The opening C major prelude has always been light and gossamer-like in Hewitt’s hands, but here it seemed lighter still, with more undulations in the phrasing. The attack and speed in the second prelude was more intense and insistent, almost with a touch of manic frenzy, while the fugue had more vertical elevation. No. 3 had a more pronounced feeling of skipping joy, and whim and caprice, extending through a particularly athletic fugue. I admired the sublime No. 4 in its earlier version but this rendering seemed at least as searching and suspended. The quietly descending phrases seemed to have more sense of space around them, and I sensed new vistas. The bubbling freedom in the preludes to No. 5 and 6 are now conveyed with somewhat more air, fantasy and frolic while the exposition of both fugues seemed more sharply etched. Throughout, one was always cognizant of the tight symmetry and point in the pianist’s phrasing, especially in imitative passages. At the same time, Hewitt never let one forget her sheer intellectual command over the pieces, nor her desire to express Bach’s complexity in the most transparent way. I always felt that Hewitt’s contrasts within a piece were sharper than previously, and the pieces themselves were more strongly differentiated.

After the beautifully buoyant fugue of No. 7, the sense of fragility and inward deliberation in the great No. 8 was conveyed most impressively: the very deepest musing that embodies all shades of doubt and struggle, this time building with possibly a greater sense of grandeur and determination. Nos 9-11 were also very fine, having a keen grasp of both their contemplative fabric and animation. Hewitt probed the fantasy in the prelude to No. 9 and the frenetic, imaginative postures of the 10th with the most telling insight. No. 11 had a stunning balance and clarity in its line. No. 12 seemed to be moved to a more exalted scale: more wondrous in the prelude and grander in the fugue. More generally, one noted that the fugues often started out  with a playful staccato feel, beautifully elevated, but then were given increasing dramatic weight as they continued, often ending with a slight broadening of the chords to give a stronger sense of finality. Another intriguing dimension was Hewitt's ability to combine structural cogency with more mercurial elements while also allowing little moments of tenderness and vulnerability to peek through the corners.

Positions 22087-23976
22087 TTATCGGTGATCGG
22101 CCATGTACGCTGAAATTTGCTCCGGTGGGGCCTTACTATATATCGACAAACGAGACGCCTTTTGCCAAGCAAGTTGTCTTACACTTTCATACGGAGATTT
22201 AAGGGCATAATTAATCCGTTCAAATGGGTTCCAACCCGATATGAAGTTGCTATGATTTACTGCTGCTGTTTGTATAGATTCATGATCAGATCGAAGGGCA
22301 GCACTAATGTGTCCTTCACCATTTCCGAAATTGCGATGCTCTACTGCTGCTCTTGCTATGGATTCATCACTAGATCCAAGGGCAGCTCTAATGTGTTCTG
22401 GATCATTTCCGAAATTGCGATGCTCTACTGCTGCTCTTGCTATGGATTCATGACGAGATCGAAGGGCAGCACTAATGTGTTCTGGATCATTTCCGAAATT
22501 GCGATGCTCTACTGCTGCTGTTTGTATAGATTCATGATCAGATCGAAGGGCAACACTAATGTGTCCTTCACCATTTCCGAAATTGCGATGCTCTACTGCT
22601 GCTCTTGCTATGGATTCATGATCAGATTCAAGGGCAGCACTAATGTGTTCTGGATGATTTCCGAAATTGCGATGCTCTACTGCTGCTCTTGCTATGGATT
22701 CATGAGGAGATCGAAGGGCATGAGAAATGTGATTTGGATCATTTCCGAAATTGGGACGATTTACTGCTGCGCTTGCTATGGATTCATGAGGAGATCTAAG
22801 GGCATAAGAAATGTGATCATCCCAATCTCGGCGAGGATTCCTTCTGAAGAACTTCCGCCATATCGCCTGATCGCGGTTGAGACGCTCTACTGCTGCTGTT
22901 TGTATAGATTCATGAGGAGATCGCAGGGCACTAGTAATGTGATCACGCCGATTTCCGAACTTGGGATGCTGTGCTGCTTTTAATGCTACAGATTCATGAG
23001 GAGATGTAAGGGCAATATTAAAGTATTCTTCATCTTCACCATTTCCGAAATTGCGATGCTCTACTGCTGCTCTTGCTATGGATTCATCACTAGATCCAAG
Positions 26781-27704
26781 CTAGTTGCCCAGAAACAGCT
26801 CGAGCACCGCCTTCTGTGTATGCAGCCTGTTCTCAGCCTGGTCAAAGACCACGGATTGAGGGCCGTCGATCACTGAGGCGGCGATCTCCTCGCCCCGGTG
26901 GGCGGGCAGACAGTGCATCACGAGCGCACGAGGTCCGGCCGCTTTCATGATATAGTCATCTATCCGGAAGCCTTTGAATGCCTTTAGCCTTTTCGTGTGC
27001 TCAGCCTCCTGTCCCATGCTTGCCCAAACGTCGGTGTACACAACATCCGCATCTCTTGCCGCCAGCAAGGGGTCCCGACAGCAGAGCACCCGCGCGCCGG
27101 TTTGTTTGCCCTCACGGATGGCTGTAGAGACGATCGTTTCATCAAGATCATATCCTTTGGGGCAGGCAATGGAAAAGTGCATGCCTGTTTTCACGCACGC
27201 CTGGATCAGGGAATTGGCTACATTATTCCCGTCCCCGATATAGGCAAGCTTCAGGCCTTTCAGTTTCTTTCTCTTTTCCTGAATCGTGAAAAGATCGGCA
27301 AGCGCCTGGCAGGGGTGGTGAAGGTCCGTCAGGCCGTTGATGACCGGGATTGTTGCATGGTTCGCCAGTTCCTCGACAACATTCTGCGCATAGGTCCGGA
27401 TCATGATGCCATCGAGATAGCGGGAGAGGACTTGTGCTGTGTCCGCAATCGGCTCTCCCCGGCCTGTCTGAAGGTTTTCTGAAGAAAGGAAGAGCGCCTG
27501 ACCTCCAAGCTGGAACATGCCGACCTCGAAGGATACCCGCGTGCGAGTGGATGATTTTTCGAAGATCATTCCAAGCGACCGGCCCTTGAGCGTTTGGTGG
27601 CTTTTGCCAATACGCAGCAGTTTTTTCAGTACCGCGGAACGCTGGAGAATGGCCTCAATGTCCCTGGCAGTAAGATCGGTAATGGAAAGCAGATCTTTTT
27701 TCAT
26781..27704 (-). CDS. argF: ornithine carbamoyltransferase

The important thing about the readings of the last 12 preludes and fugues is how well they affirmed and extended earlier postures, yielding a sterling continuity of the narrative. How well the searching journey in the fugue in No. 14 is tied to back to Nos. 4 and 8, and just how much the bubbling joy and ebullience in the prelude in No. 15, and the frolicsome delight in No. 17, recall its predecessors. There were abundant technical joys too: Hewitt’s elegance and impeccable layering of the counterpoint (Nos. 13 and 16); her ability to find rhythmic point and colour within a suspended lyrical line (Nos. 18 and 19). In the more athletic passages, it seemed that she was both quicker and more sparkling than previously.

There was a fine sense of anticipation as we approached the final four pieces. In No. 20, Hewitt wedded its bristling virtuosity and declamatory statement with a lovely whimsicality in the fugue while, in No. 23, she artfully provided the right feeling of comfort between the celestial reaches of the great fugues of Nos. 22 and 24.  Both fugues seemed to build with more determination, amplitude and grandness than previously – consolidating a true sense of final testament.

There were absolutely inexhaustible riches to ponder in Angela Hewitt’s latest interpretation of the Well-Tempered Clavier. By the end of her long journey, everyone in the audience could not help but know just how special this event was.


© Geoffrey Newman 2018